When he came home, he was adorable and full of energy and such a sweet little thing. But gosh was he a lot of work. And gosh was I tired. And gosh did I just want a break from the little pup. I cried, a lot. And I realized that this was just the start. There were going to be a lot of sleepless nights and barking and training hurdles. Did I make the right decision? I started to question myself and my patience. Is this little guy going to take away my freedom for the next 12-15 years? Is it worth it?
The depression and anxiety started to creep in...
And on the other hand: Am I being selfish? Am I being crazy? You can't just return a dog. And besides, this is what I had wanted for years, right?
If you're feeling this way: you are not alone. This is a phenomenon called the Puppy Blues.
The Puppy Blues
Much like postpartum depression, the "Puppy Blues" is the feeling of helplessness, anxiety, frustation, and worry after welcoming a new family member into your life (your puppy).
According to Mayo Clinic, most new moms experience postpartum "baby blues" after childbirth, which commonly include mood swings, crying spells, anxiety and difficulty sleeping. Baby blues typically begin within the first two to three days after delivery, and may last for up to two weeks.
While your puppy isn't exactly a baby, it is a life that you're bringing into your family, and with the early days, comes a lot of sleepless nights (night barking and early mornings to let your dog out), lack of "you time" (everything is about the puppy, and you're taking the puppy out every 2-3 hours), and frustration (accidents, learning to communicate).
You're tired and that's totally normal.
Symptoms of new dog anxiety
You might start experiencing "puppy blues" as soon as you bring your dog home, or it might take a few days. These effects can last days to weeks or even months until everything settles and you acclimate.
It's not uncommon for new puppy owners to feel anxious, angry, depressed, helpless, or out of options. As I mentioned earlier, I cried a lot. And I was surprised by this reaction.
You too, might find yourself crying a lot, not being able to eat, lacking sleep (this one is so real my friends!), and lacking focus. You might find your performance at work suffer or your relationship start to take a toll from the new puppy.
But don't fret — you are not stuck! And there are a lot of things you can do!
Don't take it out on your puppy
First things first, don't take our your frustration on your puppy. They were just removed from their family and everything they know, and are just learning how to behave in the human world. It may be difficult to keep your patience, but don't blame the puppy for accidents or chewing up your favorite pair of heels. They don't know any better, and are not doing it on purpose.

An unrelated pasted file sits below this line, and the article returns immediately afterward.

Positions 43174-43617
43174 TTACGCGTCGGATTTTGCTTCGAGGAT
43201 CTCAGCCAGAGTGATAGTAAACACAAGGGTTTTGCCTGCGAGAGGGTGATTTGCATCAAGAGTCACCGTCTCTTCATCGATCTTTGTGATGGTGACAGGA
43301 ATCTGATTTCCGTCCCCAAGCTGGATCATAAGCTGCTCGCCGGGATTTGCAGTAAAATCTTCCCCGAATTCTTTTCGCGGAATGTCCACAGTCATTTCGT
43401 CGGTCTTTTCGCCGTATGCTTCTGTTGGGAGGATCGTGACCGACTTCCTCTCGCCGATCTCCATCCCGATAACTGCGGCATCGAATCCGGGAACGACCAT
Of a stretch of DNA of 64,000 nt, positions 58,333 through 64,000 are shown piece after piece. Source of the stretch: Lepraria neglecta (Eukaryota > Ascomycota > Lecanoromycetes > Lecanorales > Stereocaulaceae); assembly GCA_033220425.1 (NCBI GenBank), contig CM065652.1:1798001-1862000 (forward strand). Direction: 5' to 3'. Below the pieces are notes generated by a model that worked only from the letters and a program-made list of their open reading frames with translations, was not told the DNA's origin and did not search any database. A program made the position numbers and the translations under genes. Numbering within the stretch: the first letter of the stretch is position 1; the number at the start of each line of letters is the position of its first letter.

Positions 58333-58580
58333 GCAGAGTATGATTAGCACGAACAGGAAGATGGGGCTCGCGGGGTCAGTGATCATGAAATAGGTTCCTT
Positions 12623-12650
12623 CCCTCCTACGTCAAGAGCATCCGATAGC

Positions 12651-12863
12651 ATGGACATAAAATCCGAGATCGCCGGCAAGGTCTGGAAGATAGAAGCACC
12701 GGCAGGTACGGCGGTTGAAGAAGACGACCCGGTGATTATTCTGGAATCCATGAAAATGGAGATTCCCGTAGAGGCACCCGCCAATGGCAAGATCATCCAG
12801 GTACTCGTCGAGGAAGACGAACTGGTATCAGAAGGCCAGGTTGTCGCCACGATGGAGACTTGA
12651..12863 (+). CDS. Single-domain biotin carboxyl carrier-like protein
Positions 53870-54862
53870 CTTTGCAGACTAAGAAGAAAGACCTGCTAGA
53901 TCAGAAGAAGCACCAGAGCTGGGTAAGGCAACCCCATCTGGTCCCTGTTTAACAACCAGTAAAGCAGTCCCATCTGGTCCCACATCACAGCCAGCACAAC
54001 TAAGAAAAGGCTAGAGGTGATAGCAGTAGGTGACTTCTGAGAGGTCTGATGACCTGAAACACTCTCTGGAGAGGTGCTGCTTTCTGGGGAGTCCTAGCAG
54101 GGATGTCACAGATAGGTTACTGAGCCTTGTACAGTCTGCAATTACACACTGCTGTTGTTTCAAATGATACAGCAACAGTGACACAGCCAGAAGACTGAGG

Remember, your puppy is a baby. They bite, they nip, they want constant attention. The baby will grow up eventually.
It is never okay to hit a puppy. If they're chewing, use Bitter Apple Spray, if they went in the wrong place, use a Dog Odor Neutralizer. And yelling at a puppy also won't help. Try to be patient, and remove yourself from the situation if you are feeling frustrated until you can practice patience again.
Patience, like any other skill, can be learned. Meditating is a great way to practice patience. Asking for help from your partner can help you increase your personal patience store. Remember there are tools and potentially people, around to help.
Also remember to be patient and kind to yourself. It's completely okay to feel this way! It's normal to feel anxious and regretful. Just remember to give yourself and your relationship with your new puppy time and space.
Contact the breeder
If you're starting to feel puppy regret, it's 100% okay to contact the breeder. We did this, and we voiced some of our concerns. Our breeder was such a great resource! She went over what we can do to help alleviate some of the behaviors and frustrations, and explained to us why they are happening.
Any good breeder will also have a backup plan if a placement doesn't work out. Our breeder offered to take the puppy back and find another home for him in a month if we still felt this way. Giving it time was the perfect answer. For me, the regret subsided 3 weeks after we brought our puppy home (and the breeder certainly helped with addressing our concerns).
Give yourself time
All good things take time. All new relationships take time. It's important to remember to be patient with yourself and your puppy and give your relationship some time. It takes time not only to develop a bond, but also to acclimate to everyday life. It takes time for the puppy to stop barking and crying all night and to learn that they're in a safe space. It takes time for them to learn your schedule, and learn what is or isn't a toy.
Before you get ready to give up, remember that all you might need is a little bit more time together.